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Max-imum Reward

by Michelle Crechiolo / Pittsburgh Penguins
It wasn’t just a monkey on Maxime Talbot’s back – more like a baby gorilla.

He’s been as close as any player could come to scoring a goal over the past few games, putting up some outstanding performances all over the ice, but just missing the back of the net.

But on Wednesday against the New York Islanders at CONSOL Energy Center, he was finally rewarded with an empty-net goal – his 50th career goal and 100th career point – with 41 seconds remaining to seal a 3-0 victory for the Penguins.

“It feels great, it feels relieving,” he said of ending his 25-game goalless drought. “The last couple games I had a couple of chances and it was starting to get a little frustrating, but I just stayed with it. All the guys were joking about it and cheering me on, so it feels good.”

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“I think the biggest roar from our bench came when he got that goal and scored it,” head coach Dan Bylsma said. “A little bit of relief for him and a little bit of reward for some of the hard work he’s done.”

Talbot, who’s known for his two-way play and penalty killing abilities (as he’s fourth on the team with an average of 3:13 shorthanded minutes per contest) has been playing well on a line with Mike Rupp and Chris Conner.

Rupp was glad to see his linemate finally get rewarded.

“Max has been playing real well, our line has been getting a lot of chances,” Rupp said. “It’s good to see him pop one in, hopefully get that off his back and start putting them in consistently.”

It was only fitting Talbot’s tally, his first since Nov. 29, came against the Islanders, the team that had inspired the most frustration for him entering the All-Star break when they faced off on Jan. 25.

“I got really frustrated the game before the All-Star break against the Islanders because I had so many chances and I was getting down on myself,” he said. “But coming off the break I was like ‘Hey, I’m doing the right things.’ I knew at one point it was going to go in.”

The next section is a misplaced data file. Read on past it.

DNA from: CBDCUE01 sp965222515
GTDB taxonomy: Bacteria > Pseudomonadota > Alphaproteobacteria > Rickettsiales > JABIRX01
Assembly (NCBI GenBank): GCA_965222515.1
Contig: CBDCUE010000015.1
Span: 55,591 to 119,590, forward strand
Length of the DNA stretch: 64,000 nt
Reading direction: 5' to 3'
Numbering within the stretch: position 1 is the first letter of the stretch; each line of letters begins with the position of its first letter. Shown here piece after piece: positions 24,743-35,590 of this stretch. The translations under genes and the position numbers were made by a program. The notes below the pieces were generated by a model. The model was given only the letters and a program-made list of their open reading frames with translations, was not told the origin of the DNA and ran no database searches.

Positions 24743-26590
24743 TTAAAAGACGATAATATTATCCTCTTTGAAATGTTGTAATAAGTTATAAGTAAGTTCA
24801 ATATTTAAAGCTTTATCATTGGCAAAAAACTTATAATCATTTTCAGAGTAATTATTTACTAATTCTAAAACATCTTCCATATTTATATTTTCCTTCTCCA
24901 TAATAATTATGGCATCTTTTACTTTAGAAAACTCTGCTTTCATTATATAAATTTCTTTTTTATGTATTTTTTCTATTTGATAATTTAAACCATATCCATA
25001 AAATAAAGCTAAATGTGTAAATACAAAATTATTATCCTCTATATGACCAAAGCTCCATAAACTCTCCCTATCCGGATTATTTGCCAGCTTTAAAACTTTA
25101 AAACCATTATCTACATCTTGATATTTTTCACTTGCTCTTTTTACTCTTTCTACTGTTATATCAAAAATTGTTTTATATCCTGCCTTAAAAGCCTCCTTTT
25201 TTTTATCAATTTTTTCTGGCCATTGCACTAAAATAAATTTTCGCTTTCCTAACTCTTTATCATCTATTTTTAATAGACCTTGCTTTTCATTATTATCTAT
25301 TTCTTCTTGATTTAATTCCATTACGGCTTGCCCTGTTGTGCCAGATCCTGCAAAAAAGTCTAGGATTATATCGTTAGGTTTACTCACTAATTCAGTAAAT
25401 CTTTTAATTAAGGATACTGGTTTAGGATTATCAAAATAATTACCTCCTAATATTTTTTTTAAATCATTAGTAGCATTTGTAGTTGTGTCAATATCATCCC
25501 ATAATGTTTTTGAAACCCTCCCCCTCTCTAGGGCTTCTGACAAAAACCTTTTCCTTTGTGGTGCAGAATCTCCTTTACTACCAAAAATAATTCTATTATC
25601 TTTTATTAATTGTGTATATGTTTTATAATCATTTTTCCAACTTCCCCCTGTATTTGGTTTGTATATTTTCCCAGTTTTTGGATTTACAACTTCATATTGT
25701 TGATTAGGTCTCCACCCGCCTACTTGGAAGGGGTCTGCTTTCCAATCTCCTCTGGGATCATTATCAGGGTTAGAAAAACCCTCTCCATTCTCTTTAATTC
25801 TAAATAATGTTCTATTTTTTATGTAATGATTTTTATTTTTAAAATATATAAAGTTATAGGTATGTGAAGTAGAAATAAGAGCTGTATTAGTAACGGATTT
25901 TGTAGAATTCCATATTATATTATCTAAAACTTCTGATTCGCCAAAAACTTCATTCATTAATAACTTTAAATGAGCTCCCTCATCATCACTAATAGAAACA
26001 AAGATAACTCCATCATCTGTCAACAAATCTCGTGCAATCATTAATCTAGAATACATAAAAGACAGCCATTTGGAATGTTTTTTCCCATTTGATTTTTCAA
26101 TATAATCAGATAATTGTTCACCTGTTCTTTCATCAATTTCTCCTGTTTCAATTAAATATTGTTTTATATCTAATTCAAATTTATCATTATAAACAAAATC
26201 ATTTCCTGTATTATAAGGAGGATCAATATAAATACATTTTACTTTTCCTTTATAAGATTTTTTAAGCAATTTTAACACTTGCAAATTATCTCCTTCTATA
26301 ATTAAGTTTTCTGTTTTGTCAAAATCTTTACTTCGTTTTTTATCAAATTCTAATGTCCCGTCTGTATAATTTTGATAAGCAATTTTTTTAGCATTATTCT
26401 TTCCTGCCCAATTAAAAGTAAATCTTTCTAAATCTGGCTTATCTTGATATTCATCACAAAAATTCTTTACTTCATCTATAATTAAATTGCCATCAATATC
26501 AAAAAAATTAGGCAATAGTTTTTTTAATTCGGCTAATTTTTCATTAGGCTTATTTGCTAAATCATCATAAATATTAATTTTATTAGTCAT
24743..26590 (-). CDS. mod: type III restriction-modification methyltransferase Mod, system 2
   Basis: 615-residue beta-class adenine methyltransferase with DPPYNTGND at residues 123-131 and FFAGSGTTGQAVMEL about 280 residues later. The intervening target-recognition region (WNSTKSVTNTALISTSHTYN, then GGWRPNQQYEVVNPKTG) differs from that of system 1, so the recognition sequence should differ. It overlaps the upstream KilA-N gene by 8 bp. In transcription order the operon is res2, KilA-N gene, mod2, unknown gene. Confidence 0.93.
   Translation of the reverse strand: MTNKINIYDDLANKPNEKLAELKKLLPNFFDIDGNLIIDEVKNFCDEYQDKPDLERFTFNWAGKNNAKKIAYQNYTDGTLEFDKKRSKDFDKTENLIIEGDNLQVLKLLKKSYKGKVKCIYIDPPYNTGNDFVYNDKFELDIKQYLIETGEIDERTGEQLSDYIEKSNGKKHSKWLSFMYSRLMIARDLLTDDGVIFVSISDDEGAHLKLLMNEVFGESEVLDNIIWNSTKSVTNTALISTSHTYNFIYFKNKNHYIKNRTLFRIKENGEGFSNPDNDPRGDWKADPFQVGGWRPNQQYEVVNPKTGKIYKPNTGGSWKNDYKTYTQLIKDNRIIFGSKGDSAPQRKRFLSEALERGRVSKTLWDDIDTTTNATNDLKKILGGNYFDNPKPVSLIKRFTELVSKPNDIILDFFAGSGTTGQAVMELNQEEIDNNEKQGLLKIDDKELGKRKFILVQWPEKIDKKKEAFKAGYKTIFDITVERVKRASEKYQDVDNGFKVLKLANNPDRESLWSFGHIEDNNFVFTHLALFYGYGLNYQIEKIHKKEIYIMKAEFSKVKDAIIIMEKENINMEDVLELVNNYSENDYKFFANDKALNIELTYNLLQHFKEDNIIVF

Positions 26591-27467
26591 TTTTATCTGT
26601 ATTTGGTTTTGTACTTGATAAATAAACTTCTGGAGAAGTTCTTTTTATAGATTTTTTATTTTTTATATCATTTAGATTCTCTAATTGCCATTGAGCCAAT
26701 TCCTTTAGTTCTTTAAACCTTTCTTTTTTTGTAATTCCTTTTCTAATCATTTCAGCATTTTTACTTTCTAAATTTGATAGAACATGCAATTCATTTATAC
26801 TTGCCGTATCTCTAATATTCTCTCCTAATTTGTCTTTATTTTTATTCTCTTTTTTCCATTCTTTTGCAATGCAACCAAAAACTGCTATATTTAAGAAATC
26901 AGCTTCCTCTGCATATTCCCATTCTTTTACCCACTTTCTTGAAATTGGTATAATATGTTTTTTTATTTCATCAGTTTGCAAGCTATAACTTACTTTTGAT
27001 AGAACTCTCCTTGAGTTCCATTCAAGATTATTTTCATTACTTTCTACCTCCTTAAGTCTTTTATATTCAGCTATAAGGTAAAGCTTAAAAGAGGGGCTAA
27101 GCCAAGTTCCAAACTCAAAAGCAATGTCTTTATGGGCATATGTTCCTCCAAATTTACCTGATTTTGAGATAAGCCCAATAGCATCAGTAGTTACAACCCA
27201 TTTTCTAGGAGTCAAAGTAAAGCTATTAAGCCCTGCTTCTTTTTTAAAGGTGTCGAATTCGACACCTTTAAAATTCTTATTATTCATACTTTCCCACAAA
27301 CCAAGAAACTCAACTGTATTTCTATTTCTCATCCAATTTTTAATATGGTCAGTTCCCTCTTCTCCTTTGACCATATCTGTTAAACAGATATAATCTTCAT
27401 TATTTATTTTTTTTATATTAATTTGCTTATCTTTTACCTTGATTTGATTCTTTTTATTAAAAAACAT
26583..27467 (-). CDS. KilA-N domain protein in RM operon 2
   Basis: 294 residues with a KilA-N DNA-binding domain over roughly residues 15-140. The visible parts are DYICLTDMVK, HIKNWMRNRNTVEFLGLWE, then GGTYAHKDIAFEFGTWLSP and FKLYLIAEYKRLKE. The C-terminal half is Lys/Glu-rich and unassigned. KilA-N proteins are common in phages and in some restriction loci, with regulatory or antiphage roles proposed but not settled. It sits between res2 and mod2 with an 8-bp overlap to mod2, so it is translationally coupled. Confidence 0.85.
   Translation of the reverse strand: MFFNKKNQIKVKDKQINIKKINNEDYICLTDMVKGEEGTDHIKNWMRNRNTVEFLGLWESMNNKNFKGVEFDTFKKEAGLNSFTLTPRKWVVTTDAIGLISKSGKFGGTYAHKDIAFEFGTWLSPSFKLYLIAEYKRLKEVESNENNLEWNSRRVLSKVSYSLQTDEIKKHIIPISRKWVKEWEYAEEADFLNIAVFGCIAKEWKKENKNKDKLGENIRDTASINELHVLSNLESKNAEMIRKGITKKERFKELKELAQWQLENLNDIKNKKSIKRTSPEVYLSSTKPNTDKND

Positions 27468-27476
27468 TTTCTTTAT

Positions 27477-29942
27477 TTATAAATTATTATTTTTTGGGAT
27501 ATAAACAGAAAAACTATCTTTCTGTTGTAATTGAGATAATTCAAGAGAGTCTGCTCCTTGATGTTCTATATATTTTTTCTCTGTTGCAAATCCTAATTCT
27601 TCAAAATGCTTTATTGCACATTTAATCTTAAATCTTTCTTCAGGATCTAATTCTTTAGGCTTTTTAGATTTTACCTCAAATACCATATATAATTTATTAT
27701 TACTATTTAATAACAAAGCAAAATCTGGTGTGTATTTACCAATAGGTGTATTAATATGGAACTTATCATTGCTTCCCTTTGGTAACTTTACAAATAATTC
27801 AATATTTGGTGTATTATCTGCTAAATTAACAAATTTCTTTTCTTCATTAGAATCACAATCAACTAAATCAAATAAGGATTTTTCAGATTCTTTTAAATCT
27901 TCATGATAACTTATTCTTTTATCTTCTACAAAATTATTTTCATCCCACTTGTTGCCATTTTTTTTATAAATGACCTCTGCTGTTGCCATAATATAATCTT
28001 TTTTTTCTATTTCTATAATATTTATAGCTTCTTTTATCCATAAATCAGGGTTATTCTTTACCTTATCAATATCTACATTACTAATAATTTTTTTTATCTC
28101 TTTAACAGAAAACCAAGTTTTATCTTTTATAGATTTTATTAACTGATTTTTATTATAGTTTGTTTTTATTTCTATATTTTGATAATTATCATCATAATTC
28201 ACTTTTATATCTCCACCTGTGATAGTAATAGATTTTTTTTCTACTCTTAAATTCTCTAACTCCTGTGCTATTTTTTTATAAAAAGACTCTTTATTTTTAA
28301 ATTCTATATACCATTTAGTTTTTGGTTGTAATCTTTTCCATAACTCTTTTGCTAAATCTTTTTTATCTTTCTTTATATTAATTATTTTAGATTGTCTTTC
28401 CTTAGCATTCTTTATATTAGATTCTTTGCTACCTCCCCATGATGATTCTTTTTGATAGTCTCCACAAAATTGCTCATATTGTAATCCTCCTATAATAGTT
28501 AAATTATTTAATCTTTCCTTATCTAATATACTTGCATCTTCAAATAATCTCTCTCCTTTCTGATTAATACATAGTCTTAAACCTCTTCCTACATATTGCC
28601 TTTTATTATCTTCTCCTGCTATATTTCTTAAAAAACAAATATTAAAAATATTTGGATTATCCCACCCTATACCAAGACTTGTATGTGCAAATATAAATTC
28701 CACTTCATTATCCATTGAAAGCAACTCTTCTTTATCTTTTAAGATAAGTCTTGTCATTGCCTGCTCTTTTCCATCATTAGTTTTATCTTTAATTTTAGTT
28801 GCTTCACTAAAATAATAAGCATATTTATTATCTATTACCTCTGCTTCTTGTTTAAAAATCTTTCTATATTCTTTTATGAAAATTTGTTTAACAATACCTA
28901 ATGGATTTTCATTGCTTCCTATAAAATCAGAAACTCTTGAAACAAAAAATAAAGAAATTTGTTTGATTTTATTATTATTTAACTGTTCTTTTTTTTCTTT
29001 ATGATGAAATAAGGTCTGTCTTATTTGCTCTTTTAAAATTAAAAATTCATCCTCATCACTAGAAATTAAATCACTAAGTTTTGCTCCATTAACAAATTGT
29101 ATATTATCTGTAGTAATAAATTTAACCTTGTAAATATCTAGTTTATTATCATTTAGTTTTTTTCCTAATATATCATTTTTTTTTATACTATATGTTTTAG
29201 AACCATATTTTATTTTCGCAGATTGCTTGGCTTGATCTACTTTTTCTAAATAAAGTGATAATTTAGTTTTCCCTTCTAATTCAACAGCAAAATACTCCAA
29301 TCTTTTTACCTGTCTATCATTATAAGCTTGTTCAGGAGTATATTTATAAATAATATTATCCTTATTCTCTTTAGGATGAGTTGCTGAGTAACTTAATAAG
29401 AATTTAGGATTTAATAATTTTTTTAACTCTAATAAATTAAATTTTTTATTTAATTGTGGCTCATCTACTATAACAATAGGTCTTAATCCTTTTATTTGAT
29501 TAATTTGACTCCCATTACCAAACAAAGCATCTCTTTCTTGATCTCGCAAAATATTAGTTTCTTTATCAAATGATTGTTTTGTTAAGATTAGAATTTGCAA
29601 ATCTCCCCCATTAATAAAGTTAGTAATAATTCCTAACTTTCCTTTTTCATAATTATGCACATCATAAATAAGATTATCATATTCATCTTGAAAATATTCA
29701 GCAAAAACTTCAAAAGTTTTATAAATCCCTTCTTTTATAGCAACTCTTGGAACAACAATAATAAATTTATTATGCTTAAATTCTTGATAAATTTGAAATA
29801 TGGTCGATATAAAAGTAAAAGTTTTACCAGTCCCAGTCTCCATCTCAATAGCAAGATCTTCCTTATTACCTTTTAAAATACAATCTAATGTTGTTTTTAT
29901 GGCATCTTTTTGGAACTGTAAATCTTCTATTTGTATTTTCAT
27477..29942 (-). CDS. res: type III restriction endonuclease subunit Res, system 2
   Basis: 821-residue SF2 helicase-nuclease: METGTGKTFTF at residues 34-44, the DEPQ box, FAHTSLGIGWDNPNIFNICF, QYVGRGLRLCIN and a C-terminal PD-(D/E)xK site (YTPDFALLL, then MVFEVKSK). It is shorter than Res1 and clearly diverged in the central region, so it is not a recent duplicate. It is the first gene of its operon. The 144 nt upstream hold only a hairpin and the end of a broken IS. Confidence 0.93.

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But it did seem like that point wasn’t going to come Wednesday, as Talbot had an opportune scoring chance seconds into the middle frame that had Islanders goalie Rick DiPietro thanking the red painted metal.

He ripped a shot that hit the upper right post and deflected down to clang off the bottom right post before bouncing out of danger. It was so close to going in that the goal horn even went off.

Luckily, Talbot was able to set the horn off for real by continuing to take advantage of extended ice time that’s been given to him. He’s logged 17-plus minutes in each of his last three contests, much higher than his average of 14:33 minutes.

“You work hard, you try to do the right things,” Talbot said. “My game has never been about assists and goals, but it obviously feels great to get some.”

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Bylsma said that if Talbot keeps up that mindset, this won’t be the last time the Penguins forward finds the back of the net.

“It was good to see him get that goal,” Bylsma said. “It’s the type of goal where if he keeps playing like he is, he’s going to see a couple more come right behind it, so it was good to see it go in.”
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